“If these instruments no longer exist, then we will have lost everything. I do not know how we will pass on our history, because the music itself permits us to know our past, to help us live, even today…it is our culture which will die.” --- Afel Bocoum/Malian musician
Mali's traditional life, customs and art forms (musical and otherwise) are in a steady process of decline. Bamako, the country’s vibrant capital, is the fastest growing urban expanse in Africa and the rapid turn of young people from the village to the city, has profoundly affected the value placed on Mali's ancient musical traditions (musical instruments, songs, oratory, and dance). The repositories of these traditions (elders, artisans, musicians, dancers, healers) are finding it increasingly difficult to transmit their arts to the ascendant, transitory generation.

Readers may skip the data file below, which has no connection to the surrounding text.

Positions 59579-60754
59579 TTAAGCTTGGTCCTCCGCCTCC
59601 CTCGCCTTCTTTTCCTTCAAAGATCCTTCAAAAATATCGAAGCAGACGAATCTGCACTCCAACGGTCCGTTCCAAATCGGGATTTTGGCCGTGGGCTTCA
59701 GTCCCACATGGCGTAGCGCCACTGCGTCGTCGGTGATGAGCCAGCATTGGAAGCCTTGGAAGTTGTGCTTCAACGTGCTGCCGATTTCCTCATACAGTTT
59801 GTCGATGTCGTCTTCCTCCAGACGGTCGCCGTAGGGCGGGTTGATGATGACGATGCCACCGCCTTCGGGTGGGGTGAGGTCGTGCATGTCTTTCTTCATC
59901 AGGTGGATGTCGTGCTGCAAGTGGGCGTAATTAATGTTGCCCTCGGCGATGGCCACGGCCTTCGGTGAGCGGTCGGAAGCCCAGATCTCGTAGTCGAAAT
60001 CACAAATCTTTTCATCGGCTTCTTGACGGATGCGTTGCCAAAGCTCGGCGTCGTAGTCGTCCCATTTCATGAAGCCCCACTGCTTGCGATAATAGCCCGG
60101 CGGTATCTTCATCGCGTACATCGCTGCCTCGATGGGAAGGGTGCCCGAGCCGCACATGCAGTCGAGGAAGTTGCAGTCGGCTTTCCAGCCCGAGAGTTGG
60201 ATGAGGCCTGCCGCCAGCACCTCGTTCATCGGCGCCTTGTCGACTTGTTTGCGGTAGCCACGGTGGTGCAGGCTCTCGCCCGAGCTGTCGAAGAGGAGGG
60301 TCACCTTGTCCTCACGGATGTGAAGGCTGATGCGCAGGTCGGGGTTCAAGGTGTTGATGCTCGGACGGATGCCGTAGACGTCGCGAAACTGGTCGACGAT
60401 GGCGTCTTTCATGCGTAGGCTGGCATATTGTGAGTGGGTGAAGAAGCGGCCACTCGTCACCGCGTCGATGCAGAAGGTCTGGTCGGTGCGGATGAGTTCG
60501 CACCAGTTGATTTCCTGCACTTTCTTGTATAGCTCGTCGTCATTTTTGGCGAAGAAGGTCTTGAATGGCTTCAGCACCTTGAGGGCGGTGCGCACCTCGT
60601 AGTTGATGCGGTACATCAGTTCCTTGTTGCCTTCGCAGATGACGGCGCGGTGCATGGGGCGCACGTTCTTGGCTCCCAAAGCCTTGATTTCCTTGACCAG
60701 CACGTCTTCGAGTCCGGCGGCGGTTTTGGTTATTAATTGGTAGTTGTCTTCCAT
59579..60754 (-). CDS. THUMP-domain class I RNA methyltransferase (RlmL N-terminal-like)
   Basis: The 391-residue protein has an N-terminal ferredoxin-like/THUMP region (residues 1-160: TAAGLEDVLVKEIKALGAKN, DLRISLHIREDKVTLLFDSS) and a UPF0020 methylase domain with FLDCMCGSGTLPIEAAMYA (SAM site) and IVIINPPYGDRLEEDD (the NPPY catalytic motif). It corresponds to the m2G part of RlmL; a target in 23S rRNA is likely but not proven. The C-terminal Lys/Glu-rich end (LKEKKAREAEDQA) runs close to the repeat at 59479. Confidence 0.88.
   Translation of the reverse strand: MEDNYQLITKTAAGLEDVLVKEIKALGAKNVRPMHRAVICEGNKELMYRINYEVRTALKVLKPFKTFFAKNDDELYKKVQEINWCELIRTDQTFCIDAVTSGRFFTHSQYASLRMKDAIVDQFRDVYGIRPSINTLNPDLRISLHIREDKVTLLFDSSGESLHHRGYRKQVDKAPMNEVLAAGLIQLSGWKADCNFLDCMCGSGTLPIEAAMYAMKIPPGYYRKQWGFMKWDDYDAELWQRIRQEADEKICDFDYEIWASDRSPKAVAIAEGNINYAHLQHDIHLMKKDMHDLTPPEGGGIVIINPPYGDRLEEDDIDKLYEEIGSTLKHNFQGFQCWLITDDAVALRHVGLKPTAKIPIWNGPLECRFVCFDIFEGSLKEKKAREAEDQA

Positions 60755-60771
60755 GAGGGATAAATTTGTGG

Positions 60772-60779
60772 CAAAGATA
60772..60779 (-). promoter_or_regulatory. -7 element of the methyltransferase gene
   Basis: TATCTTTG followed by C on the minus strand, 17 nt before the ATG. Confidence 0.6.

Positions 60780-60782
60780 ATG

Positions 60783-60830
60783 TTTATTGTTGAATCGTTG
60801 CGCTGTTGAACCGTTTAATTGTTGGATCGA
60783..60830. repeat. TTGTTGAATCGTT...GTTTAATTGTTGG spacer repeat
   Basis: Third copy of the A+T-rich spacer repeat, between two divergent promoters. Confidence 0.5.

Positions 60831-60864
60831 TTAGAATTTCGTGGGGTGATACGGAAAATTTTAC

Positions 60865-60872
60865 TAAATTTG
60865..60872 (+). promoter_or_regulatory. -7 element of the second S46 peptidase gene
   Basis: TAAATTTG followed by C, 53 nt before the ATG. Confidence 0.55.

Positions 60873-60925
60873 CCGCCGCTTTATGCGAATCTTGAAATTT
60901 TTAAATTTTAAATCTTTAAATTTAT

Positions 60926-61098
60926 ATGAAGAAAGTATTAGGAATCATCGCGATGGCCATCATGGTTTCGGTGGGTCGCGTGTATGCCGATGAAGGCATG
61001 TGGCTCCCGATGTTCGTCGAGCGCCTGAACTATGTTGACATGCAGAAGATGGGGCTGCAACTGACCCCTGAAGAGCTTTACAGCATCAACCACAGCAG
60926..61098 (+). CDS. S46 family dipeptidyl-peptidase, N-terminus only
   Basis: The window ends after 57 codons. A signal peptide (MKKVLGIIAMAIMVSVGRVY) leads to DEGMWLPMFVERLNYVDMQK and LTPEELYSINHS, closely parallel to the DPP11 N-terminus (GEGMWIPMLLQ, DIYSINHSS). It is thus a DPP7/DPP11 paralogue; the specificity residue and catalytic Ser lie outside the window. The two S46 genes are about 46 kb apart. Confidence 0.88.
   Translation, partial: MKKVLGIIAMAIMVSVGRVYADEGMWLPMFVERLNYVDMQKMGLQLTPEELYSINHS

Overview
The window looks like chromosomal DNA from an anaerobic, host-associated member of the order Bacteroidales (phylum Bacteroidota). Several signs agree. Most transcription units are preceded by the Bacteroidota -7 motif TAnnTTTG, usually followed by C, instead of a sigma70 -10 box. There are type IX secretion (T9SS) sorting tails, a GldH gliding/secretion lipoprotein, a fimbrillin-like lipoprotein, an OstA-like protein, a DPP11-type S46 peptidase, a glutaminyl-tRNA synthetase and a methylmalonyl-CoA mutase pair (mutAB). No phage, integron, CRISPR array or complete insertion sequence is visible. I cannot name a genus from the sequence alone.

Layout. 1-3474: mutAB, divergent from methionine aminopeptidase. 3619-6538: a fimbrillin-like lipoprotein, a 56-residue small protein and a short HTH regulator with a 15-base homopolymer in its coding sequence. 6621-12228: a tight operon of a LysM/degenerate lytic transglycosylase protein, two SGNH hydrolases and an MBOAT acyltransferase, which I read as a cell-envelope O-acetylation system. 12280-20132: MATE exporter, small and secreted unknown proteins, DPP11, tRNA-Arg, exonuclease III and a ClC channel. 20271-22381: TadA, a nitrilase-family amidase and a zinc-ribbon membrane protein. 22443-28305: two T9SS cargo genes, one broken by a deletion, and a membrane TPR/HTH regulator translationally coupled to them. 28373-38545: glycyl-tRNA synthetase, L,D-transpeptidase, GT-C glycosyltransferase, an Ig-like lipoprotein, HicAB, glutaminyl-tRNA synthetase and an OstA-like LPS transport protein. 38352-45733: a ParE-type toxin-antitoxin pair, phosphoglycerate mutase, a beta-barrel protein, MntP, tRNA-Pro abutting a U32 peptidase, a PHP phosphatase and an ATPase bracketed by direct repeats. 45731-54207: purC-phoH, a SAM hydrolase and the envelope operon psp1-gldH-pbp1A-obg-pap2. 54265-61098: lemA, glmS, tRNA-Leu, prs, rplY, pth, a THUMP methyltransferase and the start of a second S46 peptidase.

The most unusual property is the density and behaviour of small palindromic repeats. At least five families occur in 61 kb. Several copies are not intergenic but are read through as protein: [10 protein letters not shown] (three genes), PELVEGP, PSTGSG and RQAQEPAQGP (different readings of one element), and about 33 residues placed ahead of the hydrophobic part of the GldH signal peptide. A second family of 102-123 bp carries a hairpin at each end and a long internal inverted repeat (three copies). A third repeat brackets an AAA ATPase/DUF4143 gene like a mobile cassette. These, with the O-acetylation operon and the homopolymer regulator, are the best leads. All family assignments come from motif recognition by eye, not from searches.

Bamako-based producer/educator Paul Chandler has been documenting the sonic and cultural complexities of Malian traditional music for more than a decade and “Every Song Has Its End” is an out-of-time, visceral collection of sounds from Chandler’s unparalleled archive. Echoes of these sounds can of course be heard in the urbanized Malian music that has been embraced throughout the world, but the songs, ritual soundscapes and accompanying images found here are undoubtedly more raw, foundational and filled with surprise than the Malian music we are accustomed to.
Over the past few years, accompanied by a recording engineer and a video-maker, Chandler has ventured to off-the-grid villages and crossroad towns all across the vast Malian landscape. Through a network of long-nurtured local contacts this small team has sought out practicing traditional musicians and their under-documented and often endangered musics. Immersive and exhilarating, these field recordings and videos give us a privileged glimpse into the intricacies of the Malian musical experience.